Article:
Fresno drivers have waited for months for the opening of the new Tuolumne Street bridge over railroad tracks in downtown Fresno, but problems with the concrete bridge surface will keep them waiting a little longer.
The California High-Speed Rail Authority acknowledged Thursday that routine tests and measurements on the bridge revealed problems with the concrete on the eastern approach to the bridge. Lisa Marie Alley, a spokeswoman for the authority, said contractor Tutor Perini / Zachry / Parsons is being required by the state and city of Fresno to correct the finish of the bridge deck to meet smoothness requirements.
Alley said there are no structural concerns with the bridge, adding that the problems are confined to the surface on which cars will drive.
Tutor Perini / Zachry / Parsons is the prime contractor for a 32-mile construction segment of the high-speed rail route from the north edge of Madera to the south edge of Fresno – the first contract for what is ultimately proposed as a 520-mile, $64 billion bullet-train line linking San Francisco and Los Angeles by way of the San Joaquin Valley. The consortium of companies from Southern California and Texas was the low bidder for the work and was awarded a $1 billion contract in mid-2013.
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The old Tuolumne Street bridge over the Union Pacific Railroad freight tracks was demolished in early 2016 because it did not have enough clearance for the high-speed line and its overhead electric lines alongside the UPRR tracks. The rail authority originally anticipated that the new, higher bridge would be completed by the end of the year. But a wet winter contributed to delays, and forecasts for completion and opening in May and June slipped past. Two weeks ago, the agency said it was aiming for a mid-July opening.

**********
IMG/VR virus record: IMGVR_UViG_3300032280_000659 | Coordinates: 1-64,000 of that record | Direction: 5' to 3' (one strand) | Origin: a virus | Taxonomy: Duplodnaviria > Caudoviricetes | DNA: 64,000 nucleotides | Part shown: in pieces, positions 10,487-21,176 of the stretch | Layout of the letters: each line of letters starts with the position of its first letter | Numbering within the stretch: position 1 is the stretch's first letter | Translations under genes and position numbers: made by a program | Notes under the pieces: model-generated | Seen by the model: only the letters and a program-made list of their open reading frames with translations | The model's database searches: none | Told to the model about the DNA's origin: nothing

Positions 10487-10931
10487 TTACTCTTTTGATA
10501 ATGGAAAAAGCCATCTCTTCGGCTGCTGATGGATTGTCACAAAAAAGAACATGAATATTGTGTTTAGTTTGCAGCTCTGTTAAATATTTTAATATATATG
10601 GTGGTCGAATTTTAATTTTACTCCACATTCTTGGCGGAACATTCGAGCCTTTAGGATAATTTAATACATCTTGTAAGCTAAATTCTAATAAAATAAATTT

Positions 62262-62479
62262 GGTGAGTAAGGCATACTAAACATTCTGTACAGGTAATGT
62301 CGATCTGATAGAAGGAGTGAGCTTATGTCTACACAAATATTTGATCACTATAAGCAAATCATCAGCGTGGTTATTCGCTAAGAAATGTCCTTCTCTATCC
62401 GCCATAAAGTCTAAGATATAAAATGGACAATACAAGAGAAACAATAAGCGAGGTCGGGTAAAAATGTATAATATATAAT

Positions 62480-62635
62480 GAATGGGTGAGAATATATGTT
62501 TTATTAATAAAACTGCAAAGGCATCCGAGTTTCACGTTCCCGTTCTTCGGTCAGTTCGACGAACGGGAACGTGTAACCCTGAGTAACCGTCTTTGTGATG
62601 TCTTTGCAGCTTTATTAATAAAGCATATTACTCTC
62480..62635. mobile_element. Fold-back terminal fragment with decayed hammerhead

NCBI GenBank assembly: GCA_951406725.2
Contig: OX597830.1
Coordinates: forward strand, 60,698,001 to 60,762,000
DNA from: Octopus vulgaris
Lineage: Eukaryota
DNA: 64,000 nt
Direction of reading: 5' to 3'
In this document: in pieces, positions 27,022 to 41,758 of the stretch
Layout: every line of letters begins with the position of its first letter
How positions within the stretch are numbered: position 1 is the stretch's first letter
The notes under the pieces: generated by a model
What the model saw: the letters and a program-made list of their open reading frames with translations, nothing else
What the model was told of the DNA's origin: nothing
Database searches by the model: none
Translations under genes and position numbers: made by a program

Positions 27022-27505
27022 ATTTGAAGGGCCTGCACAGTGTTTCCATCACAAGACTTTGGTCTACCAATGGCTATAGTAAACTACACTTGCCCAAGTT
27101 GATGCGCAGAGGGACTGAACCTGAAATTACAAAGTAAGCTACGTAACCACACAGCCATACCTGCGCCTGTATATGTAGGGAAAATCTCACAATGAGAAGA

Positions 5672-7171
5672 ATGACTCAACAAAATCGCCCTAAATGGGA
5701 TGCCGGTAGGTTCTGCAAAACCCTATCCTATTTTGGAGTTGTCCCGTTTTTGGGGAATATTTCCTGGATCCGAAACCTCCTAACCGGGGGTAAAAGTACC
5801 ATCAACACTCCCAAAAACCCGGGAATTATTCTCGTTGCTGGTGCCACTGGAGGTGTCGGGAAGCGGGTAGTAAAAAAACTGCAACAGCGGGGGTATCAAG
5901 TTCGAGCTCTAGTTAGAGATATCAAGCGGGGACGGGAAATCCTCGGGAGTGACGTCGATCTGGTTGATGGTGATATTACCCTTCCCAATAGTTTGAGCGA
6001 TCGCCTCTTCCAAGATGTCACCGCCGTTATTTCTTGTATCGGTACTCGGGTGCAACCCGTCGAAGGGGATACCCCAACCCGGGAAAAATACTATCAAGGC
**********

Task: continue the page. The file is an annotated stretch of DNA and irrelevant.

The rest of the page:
Scott Mozier, director of Fresno’s public works department, said it’s not unusual for major construction projects to run into problems as completion draws near. “As you get close to the end, you have a punch list of items, things to repair or correct,” he said Thursday. “I think if we were talking about a real major issue, we’d be months away.”
Mozier said it is important for the concrete bridge deck to be properly surfaced and smoothed since cars will be driving directly on the concrete – as with highway bridges – rather than on asphalt.
“We’ve been involved in looking at the work, and we have every reason to believe from the authority that they are targeting to open the bridge by the end of July,” Mozier said.
The old bridge served a one-way Tuolumne Street on which drivers could only drive eastbound – a counter to one-way-westbound Stanislaus Street a block to the north. But Tuolumne Street and the bridge are being converted to two-way traffic. When the bridge opens, Tuolumne Street will initially be a two-way street between E Street and Van Ness Avenue. Eventually, as signals are installed and the road restriped, Tuolumne will be two-way all the way east to P Street, Mozier said.
The Stanislaus Street bridge will eventually be demolished because it, like the old Tuolumne bridge, doesn’t provide enough clearance for the high-speed rail line. It will not be replaced.